About Chronic Intestinal Pseudo Obstruction

Everyone reading this has probably had the stomach flu at least once in their lives. Remember what it was like, the nausea, the vomiting, the pain. Imagine what you do; snuggle up next to your puke basin in a position that you've finally found semi comfortable and try your best not to move, because even breathing hurts. Now imagine waking  up like that every single day of your life. This is what patients with Chronic Intestinal Pseudo Obstruction experience.

As per Nationwide Children's Hospital, Chronic Intestinal Pseudo Obstruction is: "a rare disorder of gastrointestinal motility where coordinated contractions (peristalsis) in the intestinal tract become altered and inefficient. When this happens, nutritional requirements cannot be adequately met...In CIP the intestines react as if there is a true mechanical obstruction or blockage. However, when tests are performed, no physical evidence of blockage is found. There is no unique sign or symptom that allows a positive diagnosis of the pseudo-obstruction."

Symptoms of pseudo obstruction can vary from patient to patient in how severe they are and also in how they present themselves. Symptoms include but are not limited to: 

  • nausea
  • vomiting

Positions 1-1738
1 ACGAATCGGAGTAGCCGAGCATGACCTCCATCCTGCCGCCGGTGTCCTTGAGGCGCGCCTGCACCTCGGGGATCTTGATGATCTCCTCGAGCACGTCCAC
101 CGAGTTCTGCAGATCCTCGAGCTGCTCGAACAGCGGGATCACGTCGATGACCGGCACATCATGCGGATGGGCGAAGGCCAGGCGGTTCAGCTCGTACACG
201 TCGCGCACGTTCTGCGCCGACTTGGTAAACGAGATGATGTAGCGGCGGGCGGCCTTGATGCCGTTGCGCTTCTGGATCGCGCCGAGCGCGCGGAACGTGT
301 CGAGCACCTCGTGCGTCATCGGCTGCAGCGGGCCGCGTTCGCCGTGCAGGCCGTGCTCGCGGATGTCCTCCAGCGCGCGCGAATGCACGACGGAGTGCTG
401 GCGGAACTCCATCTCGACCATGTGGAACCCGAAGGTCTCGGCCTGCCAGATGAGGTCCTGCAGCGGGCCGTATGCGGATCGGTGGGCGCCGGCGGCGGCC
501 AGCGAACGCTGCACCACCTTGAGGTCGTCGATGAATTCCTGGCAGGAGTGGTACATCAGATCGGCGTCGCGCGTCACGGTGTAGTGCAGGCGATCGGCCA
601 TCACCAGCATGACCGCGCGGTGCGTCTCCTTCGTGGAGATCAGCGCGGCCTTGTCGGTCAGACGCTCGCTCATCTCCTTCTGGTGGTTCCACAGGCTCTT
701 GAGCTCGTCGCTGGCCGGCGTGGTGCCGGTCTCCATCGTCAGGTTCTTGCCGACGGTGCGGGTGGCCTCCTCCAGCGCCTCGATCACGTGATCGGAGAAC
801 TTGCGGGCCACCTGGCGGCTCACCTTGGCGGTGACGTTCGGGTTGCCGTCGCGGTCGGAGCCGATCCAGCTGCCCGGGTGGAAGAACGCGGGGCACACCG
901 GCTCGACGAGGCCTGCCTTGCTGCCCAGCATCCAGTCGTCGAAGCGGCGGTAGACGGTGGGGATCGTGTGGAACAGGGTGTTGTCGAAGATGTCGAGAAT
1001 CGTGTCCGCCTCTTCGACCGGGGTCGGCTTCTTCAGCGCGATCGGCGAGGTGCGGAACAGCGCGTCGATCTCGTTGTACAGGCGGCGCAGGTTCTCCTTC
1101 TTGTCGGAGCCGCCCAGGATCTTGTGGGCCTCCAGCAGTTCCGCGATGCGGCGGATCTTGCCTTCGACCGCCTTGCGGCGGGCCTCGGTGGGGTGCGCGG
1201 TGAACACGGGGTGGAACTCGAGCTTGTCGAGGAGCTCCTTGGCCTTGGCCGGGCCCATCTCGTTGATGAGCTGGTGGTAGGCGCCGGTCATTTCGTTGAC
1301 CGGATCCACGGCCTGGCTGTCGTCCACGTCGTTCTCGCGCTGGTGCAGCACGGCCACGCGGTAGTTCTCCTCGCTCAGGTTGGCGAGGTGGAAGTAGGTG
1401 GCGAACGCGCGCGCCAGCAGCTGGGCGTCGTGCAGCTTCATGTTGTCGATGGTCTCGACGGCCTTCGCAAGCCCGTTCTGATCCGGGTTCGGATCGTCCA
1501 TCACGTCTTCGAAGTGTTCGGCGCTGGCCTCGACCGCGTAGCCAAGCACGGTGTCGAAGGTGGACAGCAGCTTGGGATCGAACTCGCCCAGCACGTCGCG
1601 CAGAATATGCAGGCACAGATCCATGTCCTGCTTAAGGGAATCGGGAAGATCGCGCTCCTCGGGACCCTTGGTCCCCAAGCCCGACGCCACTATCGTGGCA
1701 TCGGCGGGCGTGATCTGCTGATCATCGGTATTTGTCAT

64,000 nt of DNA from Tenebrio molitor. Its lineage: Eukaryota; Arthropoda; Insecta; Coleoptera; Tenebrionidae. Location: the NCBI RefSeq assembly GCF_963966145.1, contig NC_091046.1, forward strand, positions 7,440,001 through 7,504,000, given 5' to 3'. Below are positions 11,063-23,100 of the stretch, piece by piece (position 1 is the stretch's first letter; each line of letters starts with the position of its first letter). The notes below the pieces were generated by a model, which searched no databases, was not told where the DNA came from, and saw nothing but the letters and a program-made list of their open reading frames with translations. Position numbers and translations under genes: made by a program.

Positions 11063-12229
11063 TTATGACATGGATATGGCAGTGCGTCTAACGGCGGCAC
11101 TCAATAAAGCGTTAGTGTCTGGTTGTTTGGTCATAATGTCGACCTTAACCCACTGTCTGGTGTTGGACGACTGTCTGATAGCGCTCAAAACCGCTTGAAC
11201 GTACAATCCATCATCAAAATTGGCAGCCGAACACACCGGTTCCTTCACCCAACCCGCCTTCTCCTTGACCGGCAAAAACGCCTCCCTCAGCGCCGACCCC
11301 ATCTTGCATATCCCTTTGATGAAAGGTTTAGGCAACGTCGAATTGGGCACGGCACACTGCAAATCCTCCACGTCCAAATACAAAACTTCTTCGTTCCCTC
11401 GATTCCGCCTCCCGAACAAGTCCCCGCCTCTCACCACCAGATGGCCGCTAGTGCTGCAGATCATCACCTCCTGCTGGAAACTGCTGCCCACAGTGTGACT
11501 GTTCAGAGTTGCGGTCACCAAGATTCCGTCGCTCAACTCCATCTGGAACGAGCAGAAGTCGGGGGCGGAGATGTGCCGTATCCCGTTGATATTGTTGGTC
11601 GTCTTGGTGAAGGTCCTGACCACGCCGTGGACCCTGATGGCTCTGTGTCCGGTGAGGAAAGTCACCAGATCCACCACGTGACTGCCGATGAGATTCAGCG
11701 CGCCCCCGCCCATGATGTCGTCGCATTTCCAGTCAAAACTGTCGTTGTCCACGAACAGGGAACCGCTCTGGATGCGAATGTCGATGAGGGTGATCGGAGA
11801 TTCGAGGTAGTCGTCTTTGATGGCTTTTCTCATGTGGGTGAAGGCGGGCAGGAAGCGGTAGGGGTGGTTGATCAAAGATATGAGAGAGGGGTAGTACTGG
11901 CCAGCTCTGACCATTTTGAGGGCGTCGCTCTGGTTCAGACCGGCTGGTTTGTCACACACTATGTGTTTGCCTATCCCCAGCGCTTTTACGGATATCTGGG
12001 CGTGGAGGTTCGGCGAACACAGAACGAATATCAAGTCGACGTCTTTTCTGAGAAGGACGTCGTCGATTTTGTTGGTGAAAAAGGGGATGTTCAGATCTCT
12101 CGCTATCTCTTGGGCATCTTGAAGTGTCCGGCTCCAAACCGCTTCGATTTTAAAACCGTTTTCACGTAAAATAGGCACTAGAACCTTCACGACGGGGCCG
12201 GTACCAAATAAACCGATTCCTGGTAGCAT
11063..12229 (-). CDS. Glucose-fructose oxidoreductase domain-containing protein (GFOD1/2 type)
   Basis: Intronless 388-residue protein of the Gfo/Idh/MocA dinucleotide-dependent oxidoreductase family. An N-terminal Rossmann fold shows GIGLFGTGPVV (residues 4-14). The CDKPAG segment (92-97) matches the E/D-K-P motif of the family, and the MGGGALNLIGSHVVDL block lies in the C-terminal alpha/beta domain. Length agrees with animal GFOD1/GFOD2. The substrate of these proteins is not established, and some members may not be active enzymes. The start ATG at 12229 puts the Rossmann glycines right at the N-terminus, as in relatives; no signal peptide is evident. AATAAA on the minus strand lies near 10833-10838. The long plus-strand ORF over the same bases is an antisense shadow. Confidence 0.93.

• severe pain 
  • abdominal distention 
  • constipation and or diarrhea 
  • weight loss 
  • early satiety (feeling very full very quickly)   
Diagnosing CIPO can be very difficult. There is no one set test that can verify that you have or do not have the disease. It is usually a diagnosis of exclusion, where a physician runs tests to rule out other problems, such as a physical blockage. However tests such as manometry can be very helpful in making a diagnosis. Let me take a second to describe manometry testing. There are many different styles of manometry tests, that measure motility from esophagus down. I'm going to explain Antroduodenal (AD) Manometry because it is most often used to diagnose CIPO. During AD manometry a probe, probably the size of your ring finger in thickness, is inserted through your nose and all the way into the first part of your small intestine, also called the duodenum. They tell you to breathe and relax while they insert the probe, but you are busy, choking, gagging, and often vomiting the probe back up on it's way down. The test differers from center to center but it can range from 6 hours to 24 hours long, and it's miserable!! 

You'd think that after all this awful testing, that can take months or years to have completed, you'd be able to obtain treatment and a cure. Currently there is NO CURE for a diagnosis of CIPO. Treatment consists of symptom management. In Sara's case symptom management is a daily struggle. It involves multiple medications to keep her nausea in check, multiple medications to attempt to control her pain, a tube in her belly to drain her own digestive fluids (because her body cannot handle them without throwing up), and most importantly a Central Line to provide Total Parenteral Nutrition (TPN), so she can receive everything she needs to stay alive through an IV, since her digestive tract is completely unusable. in extremely severe cases organ transplant can be considered an option. 

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